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I'm still confused by the use of  $\Rightarrow$  in (ε,δ)-definition of limit.
Take for example the definition of $\underset{x\rightarrow x_{0}}{\lim}f\left(x\right)=l$ :

$$\forall\varepsilon>0,\;\exists\delta>0\quad\mathrm{such\:that\quad}\forall x\in\mathrm{dom}\,f,\;0<\left|x-x_{0}\right|<\delta\;\Rightarrow\;\left|f\left(x\right)-l\right|<\varepsilon$$

My questions are:

Why is $\left|f\left(x\right)-l\right|<\varepsilon$ not a sufficient condition for $0<\left|x-x_{0}\right|<\delta\;$?

Or, stated in another way, shouldn't $\left|f\left(x\right)-l\right|<\varepsilon\;\Rightarrow\;0<\left|x-x_{0}\right|<\delta\;$ also be true ? If $f\left(x\right)$ becomes arbitrarily close to $l$, doesn't $x$ becomes arbitrarily close to $x_0$?

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    $\begingroup$ Suppose for instance that $f $ is constant (with value $l $). $\endgroup$ – Andrés E. Caicedo Dec 16 '17 at 19:08
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Already given example of constant function should (in my opinion) be enough to shoot the whole idea down in a blazing glory, but parabola might be more convincing visually:

enter image description here

As we can see, $\lim_{x\to -2} x^2 = \lim_{x\to 2} x^2 = 4$, and when we are getting close to the limit $4$ on the $y$-axis, it could be that we are either close to $2$ or $-2$, but most definitely we can't get close to both at the same time.

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  • $\begingroup$ So basically my definition does not work, except for injective functions. Am I right? $\endgroup$ – Davide La Vardera Dec 16 '17 at 19:47
  • $\begingroup$ @Davide La Vardera, actually, no. Restrict $x\mapsto x^2$ to positive reals and take the same limit. Then $-1 < x^2 -4 < 1 \iff \sqrt 3 - 2 < x-2 < \sqrt 5 - 2$, so such $\delta$ would exist for $\varepsilon = 1$. Notice that interval that is the preimage is not symmetric around $2$. $\endgroup$ – Ennar Dec 16 '17 at 19:58
  • $\begingroup$ If i restrict $x^2$ to positive reals, doesn't it become injective in the positive reals? $\endgroup$ – Davide La Vardera Dec 16 '17 at 20:00
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    $\begingroup$ @Davide La Vardera, of course it does, otherwise it wouldn't be counterexample to your claim. And now that I think about it, the mere condition in the definition that $0<|x-x_0|$ already breaks the whole thing. $\endgroup$ – Ennar Dec 16 '17 at 20:00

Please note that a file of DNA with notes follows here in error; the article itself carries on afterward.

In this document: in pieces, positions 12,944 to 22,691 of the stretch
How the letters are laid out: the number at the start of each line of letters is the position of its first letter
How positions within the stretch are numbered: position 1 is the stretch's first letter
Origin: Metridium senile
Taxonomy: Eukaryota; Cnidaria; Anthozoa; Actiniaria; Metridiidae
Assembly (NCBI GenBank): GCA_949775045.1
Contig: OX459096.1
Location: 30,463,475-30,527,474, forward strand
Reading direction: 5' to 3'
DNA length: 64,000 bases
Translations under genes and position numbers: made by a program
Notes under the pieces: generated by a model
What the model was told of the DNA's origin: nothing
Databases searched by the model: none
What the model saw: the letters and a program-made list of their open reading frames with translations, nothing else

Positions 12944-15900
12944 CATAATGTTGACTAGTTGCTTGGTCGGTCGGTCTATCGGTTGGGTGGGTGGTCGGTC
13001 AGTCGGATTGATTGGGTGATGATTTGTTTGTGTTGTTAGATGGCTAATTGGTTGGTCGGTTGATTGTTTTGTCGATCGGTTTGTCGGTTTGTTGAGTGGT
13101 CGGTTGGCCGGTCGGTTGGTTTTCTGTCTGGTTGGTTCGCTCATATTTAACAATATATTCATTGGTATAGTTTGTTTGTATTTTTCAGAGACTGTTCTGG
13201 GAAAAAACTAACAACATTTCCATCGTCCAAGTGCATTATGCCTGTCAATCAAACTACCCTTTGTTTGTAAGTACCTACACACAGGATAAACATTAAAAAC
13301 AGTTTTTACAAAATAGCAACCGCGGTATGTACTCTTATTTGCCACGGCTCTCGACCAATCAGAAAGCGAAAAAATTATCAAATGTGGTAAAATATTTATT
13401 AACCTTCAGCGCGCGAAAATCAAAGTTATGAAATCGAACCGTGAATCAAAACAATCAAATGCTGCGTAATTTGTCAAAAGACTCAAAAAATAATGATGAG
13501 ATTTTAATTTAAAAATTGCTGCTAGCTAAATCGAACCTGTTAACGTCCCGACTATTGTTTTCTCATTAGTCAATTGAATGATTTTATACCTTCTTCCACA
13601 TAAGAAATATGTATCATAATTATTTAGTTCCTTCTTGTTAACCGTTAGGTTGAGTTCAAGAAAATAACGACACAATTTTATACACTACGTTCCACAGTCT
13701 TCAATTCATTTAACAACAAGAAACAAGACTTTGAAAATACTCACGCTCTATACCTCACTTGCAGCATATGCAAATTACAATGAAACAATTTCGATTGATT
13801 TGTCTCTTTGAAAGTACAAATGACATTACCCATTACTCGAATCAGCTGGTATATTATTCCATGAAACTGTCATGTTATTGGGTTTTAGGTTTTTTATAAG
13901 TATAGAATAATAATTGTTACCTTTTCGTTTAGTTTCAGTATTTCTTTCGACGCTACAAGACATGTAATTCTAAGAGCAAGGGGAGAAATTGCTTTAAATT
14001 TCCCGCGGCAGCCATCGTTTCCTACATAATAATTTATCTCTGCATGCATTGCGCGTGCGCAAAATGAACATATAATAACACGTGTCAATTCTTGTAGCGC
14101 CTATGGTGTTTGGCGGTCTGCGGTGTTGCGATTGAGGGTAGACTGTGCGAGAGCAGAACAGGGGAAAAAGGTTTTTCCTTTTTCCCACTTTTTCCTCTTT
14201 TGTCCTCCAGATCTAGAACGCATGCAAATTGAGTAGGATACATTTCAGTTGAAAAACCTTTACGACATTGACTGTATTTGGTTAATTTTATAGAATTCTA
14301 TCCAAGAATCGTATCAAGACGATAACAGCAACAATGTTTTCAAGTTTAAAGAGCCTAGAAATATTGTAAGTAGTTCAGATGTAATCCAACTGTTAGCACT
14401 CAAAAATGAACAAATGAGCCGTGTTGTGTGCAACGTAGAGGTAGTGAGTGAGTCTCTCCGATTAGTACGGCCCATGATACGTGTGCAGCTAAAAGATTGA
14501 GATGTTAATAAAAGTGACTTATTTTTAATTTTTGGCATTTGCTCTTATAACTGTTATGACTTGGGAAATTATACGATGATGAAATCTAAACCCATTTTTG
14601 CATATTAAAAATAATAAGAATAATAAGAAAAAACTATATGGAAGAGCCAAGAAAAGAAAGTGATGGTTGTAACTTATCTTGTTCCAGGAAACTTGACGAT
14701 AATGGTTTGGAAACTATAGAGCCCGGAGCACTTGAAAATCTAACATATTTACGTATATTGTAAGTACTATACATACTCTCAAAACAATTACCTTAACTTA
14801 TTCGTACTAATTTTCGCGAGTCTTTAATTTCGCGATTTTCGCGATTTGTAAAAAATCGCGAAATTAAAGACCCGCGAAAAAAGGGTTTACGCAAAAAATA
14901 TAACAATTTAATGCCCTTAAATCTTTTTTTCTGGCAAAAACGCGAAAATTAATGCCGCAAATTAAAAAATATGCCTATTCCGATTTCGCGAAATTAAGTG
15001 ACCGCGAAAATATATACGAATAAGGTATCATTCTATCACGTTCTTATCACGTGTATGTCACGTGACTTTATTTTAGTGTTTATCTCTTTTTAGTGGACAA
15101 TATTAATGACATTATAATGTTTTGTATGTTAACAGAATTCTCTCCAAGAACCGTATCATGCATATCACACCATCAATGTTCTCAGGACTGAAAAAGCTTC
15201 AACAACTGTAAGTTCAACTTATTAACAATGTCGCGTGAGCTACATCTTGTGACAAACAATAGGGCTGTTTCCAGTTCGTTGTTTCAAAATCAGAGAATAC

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    $\begingroup$ @Davide La Vardera, if it's not clear enough, $|f(x)-l|<\varepsilon \implies 0<|x-x_0|<\delta$ can be rephrased as $f^{-1}(l-\varepsilon,l+\varepsilon) = (x_0-\delta,x_0+\delta)\setminus \{x_0\}$ which definitely isn't true. $\endgroup$ – Ennar Dec 16 '17 at 20:11
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Changing the definition in that way would mean that a constant function cannot have a limit, for example.

Or as a less trivial example, consider for example $\lim\limits_{x\to 1}\frac1x$. Intuitively this ought to be $1$, but with your addition to the definition the limit would not exist. Namely, if I choose $\varepsilon=2$ then you can't find any $\delta$ such that $|\frac1x-1|<2$ is only true when $|x-x_0|<\delta$.

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  • $\begingroup$ I see now. Thanks to all of you for the answers. I still don't understand why in the proof of limits we assume that $\left|f\left(x\right)-l\right|<\varepsilon$ in order to derive that $0<\left|x-x_{0}\right|<\delta$. Shouldn't it be the opposite? $\endgroup$ – Davide La Vardera Dec 16 '17 at 19:23
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    $\begingroup$ @DavideLaVardera: If you want to prove that $l$ is a limit from the definition, you should assume that somebody gives you an unknown $\varepsilon$ and then you need to come up with a $\delta$ such that $0<|x-x_0|<\delta$ implies $|f(x)-l|$. You may be confused by didactic presentation that are about exploring how one might find a $\delta$ that will work -- but this exploration is not part of the proof, just an illustration of the thought process that could lead you to discover details that will allow the proof to work. $\endgroup$ – Henning Makholm Dec 16 '17 at 19:35
  • $\begingroup$ Why can't we derive ε given a certain δ? $\endgroup$ – Davide La Vardera Dec 16 '17 at 20:54
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    $\begingroup$ @DavideLaVardera: The definition says that for each $\varepsilon$ there must be a qualifying $\delta$. If you start with an arbitrary $\delta$ and work your way to an $\varepsilon$ that works with that, you won't have any guarantee that all possible $\varepsilon$s get a $\delta$. $\endgroup$ – Henning Makholm Dec 16 '17 at 21:33
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    $\begingroup$ @Davide La Vardera, it's because the definition says $\forall\varepsilon\,\exists\delta$ and not $\forall\delta\,\exists\varepsilon$. $\endgroup$ – Ennar Dec 16 '17 at 21:49
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You can think about it in this way:

first set $\epsilon$ and then you have to find $\delta$ such that the inequality:

$$\left|f\left(x\right)-l\right|<\varepsilon$$

is satisfied.

If you can do it for every $\epsilon>0$ then the limit exists.

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